I learned everything I know about herbal remedies, also known as folk remedies, from my mother and grandmother. One day, common sense kicked in and I realized that most, if not all, pharmaceutical drugs have some type of origin in nature.
I happened to be having a random conversation with my mother and aunt about who know’s what on a Sunday. My aunt brought up a memory of using catnip tea with her children for a fever. I completely forgot about the plant. A light bulb went off in my head.
I’ve focused on mental health so much lately that I neglected to have our tea talks! This month, I want to focus on three herbs that promote calming, stress relieving sensation to clear your mind and help you focus in the new year. So today we’re talking about… Catnip!
Nepeta Cataria is commonly known as Catnip, catswort, field balm and catmint.
You hear about it all the time when talking about it’s effects on cat’s but did you know it’s great for humans as well? Catnip has so many benefits. Keep reading to find out why it’s right for you!
It is native to Europe and part’s of Asia. However, it’s been naturalized in North America. Catnip contains nepetalactone which can improve relaxation. It’s naturally a caffeine free drink that has a very mild taste. As with most tea’s, I like mine with honey. Sometimes, I might throw a little lemon juice in there.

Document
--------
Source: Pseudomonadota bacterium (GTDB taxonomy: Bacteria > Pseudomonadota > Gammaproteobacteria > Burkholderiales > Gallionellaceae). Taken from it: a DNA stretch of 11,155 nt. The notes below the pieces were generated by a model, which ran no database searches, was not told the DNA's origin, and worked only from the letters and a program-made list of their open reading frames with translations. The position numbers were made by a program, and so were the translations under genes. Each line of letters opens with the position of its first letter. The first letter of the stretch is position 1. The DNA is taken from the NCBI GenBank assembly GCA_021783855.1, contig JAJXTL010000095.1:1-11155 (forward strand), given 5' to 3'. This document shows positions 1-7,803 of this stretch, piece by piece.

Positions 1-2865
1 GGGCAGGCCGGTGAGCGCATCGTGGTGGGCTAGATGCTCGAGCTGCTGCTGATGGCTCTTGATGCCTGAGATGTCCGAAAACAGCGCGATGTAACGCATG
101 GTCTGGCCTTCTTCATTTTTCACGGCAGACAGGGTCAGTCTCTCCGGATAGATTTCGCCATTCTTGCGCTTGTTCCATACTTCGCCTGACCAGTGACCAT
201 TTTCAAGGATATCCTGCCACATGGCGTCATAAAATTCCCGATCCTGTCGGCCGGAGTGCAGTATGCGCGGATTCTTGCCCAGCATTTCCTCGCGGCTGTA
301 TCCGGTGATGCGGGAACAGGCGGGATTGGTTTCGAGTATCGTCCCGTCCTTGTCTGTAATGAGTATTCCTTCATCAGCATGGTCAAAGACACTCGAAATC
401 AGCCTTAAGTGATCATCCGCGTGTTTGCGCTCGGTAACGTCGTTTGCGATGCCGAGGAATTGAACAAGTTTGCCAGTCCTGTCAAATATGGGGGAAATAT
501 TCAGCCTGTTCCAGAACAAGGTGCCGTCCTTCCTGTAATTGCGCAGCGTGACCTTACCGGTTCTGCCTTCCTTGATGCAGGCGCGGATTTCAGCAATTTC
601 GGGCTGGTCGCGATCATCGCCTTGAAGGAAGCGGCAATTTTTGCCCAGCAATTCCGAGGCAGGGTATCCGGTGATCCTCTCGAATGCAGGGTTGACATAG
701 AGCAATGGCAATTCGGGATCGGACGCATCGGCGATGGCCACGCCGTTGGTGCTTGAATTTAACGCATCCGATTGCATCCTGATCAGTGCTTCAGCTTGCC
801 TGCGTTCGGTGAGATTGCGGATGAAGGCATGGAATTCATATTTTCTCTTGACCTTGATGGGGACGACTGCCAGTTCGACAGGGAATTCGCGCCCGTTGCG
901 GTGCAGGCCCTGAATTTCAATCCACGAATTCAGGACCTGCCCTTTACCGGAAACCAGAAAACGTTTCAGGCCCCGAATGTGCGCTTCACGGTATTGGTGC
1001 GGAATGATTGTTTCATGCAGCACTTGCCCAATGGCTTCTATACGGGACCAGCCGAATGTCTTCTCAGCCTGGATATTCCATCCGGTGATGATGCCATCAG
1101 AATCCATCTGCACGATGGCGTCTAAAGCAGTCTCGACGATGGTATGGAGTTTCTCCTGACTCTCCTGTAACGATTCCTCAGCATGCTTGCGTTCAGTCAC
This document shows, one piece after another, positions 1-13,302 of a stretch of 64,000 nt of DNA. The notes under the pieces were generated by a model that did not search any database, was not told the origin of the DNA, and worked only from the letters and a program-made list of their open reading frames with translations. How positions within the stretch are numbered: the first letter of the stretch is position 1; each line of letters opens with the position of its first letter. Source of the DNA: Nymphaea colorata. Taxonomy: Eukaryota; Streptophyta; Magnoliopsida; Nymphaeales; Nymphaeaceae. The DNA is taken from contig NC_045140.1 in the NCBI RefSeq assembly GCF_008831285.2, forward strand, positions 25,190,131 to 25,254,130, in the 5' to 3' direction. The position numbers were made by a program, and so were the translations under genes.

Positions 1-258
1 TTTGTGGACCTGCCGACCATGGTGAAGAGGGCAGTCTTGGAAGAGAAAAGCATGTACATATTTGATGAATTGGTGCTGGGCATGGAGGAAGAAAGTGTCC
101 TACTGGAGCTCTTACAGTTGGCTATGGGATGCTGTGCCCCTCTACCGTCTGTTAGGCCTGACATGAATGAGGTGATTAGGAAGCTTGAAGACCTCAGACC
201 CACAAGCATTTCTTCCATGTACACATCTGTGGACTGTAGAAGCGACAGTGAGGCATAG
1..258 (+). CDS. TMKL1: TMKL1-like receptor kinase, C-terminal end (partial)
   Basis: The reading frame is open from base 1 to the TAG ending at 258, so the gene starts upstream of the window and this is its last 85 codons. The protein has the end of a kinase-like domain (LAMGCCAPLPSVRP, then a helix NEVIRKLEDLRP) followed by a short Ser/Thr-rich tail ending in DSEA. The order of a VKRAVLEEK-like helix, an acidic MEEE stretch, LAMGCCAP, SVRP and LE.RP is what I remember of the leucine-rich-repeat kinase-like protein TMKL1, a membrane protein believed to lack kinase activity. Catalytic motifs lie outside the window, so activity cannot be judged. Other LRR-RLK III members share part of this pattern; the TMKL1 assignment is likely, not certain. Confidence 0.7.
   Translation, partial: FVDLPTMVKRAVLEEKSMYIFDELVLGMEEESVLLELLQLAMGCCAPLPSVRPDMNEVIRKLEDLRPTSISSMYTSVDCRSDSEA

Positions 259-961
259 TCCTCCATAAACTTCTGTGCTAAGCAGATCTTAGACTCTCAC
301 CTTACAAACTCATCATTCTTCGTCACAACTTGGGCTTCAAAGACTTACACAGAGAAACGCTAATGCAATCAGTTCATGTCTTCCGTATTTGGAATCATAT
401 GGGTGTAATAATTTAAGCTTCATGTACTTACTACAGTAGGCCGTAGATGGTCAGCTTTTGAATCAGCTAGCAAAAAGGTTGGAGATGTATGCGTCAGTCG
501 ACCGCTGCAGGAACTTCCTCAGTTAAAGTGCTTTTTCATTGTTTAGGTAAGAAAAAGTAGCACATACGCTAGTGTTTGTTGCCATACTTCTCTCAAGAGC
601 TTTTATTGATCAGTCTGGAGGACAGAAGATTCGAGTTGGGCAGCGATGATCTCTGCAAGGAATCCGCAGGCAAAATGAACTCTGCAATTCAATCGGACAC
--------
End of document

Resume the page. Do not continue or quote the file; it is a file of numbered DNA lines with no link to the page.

What is it great for?
- People who suffer from insomnia
- Improving digestion and nutrient assimilation
- Easing morning sickness
- Calming nerves
- Insect repellent
- Anti-fungal and bactericide
- Regulates menstrual cycle and induces uterine contractions
- Achy Muscles
Where can you get it?
Although you can find it at a pet store, please leave those brands for your cats. The herb is usually older and of lesser quality. Any health-food store should have some form of Catnip. It can be found in capsules, herbal tea bags, herbal extract with fennel or essential oil blends.
Catnip (Nepeta Cataria) essential oil shows a wide range of biological activities, not only cat stimulation, but also relaxant, antispasmodic, insect repellent, and allelopathic activities.American Journal of Essential Oils and Natural Products
Precautions: Check with doctor if pregnant. Can cause drowsiness. Rarely, but may cause allergic reactions
I decided to try it in anticipation of being sore the next day from my workout. I was a little worked the next day but not to the degree that I’m use to being afterwards. I’m not sure if it was entirely due to drinking the tea or because of the type of endurance focused workout that I did. I think you may have to make your own determination.
Have you tried Catnip Tea? Comment on your experience below…. Also, Don’t forget to follow at the bottom of the page.
Have a lovely week!